- The Washington Times - Friday, March 17, 2006

Average gasoline prices in Washington have gone up 11 cents a gallon since Monday, according to AAA Mid-Atlantic.

Prices in both Maryland and Virginia have increased by 9 cents over the same period. Prices have increased by an average of 7 cents across the nation.

In the District, prices jumped 4 cents between Thursday night and yesterday morning, to an average of $2.42 per gallon, 37 cents more than this time last year.

“It’s very troubling,” said John B. Townsend II, AAA Mid-Atlantic’s manager of public and government affairs. Mr. Townsend attributes the spike to multiple factors.

“You see this kind of spike almost every spring, almost like a robin, a harbinger of spring,” he said. It is a sign that refineries are preparing to make their summer blends.

The spring rise in gas prices, which usually peaks around Memorial Day, is being exacerbated this year by the shutdown of big oil refineries on the Gulf Coast resulting from devastating hurricanes that prompted refineries still in operation to run full tilt during the winter, delaying their annual spring maintenance and repair operations, analysts say.

Refineries are in the midst of maintenance season and are temporarily shutting operations. In addition, some refiners are closing units to retool for producing cleaner-burning ethanol-blend gasoline, which is reducing supplies entering the market.

Another development causing bottlenecks at refineries this year is new environmental regulations requiring a reduction of sulfur in diesel fuels and phasing out the additive MTBE, methyl tertiary butyl ether, which has been linked to groundwater pollution.

The prospect of refinery bottlenecks and shutdowns sent wholesale gasoline prices soaring by nearly 10 percent this week on the New York Mercantile Exchange, despite higher-than-normal inventories of gasoline.

Prices at the pump followed suit, but prices hovering around $2.50 a gallon remain far below the record of more than $3 reached after Hurricanes Rita and Katrina last fall.

Prices for gasoline and crude oil also have been pushed higher this year by uncertainty about supplies in Nigeria and the Middle East. Some Iranian officials have threatened to cut off oil exports if the U.S. and other nations impose economic sanctions on the oil exporter for pursuing nuclear arms.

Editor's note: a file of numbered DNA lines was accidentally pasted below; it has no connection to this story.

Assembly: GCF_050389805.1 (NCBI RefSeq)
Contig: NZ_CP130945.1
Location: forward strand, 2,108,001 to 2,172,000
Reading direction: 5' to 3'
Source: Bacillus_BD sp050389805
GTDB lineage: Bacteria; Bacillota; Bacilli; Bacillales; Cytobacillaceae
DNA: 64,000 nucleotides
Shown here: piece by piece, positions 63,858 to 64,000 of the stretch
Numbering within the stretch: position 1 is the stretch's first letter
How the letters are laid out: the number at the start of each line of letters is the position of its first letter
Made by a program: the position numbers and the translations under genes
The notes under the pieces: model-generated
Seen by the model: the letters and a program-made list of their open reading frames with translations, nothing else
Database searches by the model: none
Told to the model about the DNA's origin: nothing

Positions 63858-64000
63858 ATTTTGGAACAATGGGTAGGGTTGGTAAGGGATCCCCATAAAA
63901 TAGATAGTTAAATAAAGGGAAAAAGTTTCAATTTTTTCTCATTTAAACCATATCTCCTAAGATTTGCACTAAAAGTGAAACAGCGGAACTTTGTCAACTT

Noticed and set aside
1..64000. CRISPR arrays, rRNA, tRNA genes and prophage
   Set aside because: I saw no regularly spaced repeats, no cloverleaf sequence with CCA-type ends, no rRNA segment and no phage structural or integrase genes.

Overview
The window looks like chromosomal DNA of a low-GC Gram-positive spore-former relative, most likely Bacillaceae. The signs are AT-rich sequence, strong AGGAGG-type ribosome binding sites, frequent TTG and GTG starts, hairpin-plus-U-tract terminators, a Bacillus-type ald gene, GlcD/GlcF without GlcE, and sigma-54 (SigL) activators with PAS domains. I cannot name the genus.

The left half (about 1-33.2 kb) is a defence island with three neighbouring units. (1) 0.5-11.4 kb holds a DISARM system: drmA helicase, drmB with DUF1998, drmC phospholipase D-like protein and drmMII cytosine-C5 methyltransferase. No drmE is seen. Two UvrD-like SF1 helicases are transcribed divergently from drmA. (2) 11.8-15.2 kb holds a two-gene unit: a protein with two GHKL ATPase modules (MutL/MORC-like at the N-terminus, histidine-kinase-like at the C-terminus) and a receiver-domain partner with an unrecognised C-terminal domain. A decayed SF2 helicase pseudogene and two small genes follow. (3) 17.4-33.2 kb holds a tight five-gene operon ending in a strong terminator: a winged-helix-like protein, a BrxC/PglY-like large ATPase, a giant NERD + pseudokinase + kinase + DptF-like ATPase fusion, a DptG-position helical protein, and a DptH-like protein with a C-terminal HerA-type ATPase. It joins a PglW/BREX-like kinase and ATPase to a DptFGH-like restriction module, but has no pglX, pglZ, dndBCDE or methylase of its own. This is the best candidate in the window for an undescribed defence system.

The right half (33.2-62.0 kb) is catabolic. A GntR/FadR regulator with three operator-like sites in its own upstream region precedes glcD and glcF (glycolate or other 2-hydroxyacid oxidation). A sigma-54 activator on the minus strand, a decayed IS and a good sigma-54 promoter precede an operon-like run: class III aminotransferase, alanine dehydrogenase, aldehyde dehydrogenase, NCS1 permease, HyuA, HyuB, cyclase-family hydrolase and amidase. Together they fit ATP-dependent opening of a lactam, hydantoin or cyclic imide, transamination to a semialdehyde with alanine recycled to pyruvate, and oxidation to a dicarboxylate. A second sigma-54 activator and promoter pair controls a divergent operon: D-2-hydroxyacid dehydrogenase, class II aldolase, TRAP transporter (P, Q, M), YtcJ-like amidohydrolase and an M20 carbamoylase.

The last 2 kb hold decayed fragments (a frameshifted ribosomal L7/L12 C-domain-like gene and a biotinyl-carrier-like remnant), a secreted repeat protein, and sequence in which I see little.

In Nigeria, output has been disrupted by a wave of militant attacks over the past two months that have forced the country to cut daily exports by 20 percent. A militant group, demanding a greater share of the oil wealth, has threatened more attacks.

The loss of Nigerian crude is particularly unwelcome as the summer driving season approaches, analysts say, because it is lighter in quality with less sulfur content, making it much in demand at refineries because it is most suitable for producing the lighter and cleaner summer blends of gasoline required under U.S. law.

Venezuela, Indonesia and Iraq also are experiencing shortfalls in crude production right now, according to Jason Schenker, economist at Wachovia Corp.

The glut of oil that developed because of the unusually mild winter should be pushing down prices, he said, but various geopolitical pressures are keeping prices high.

In any case, even if oil prices decline, the new environmental requirements on refineries will prevent much relief from being passed onto consumers, he said.

The AAA’s Mr. Townsend blamed the price spike more on speculation than on any shortage of supply or excess demand. The Organization of Petroleum Exporting Countries yesterday reduced its estimate of world demand for oil this year by 100,000 to 84.5 million barrels a day.

“[The] supply situation is great,” Mr. Townsend said, referring to the ample inventories of gasoline and crude oil piling up at refineries. Gasoline inventories are 60 percent above normal and crude inventories are 10 percent above last year’s levels.

Mike Burdette, a senior analyst at the Energy Information Administration, said that supply is adequate from inventories that “soared” during the warmer-than-usual winter. He does not expect pump prices to keep rising at a dramatic rate.

“It tends to go in spurts,” he said. “I would expect to see a correction.”

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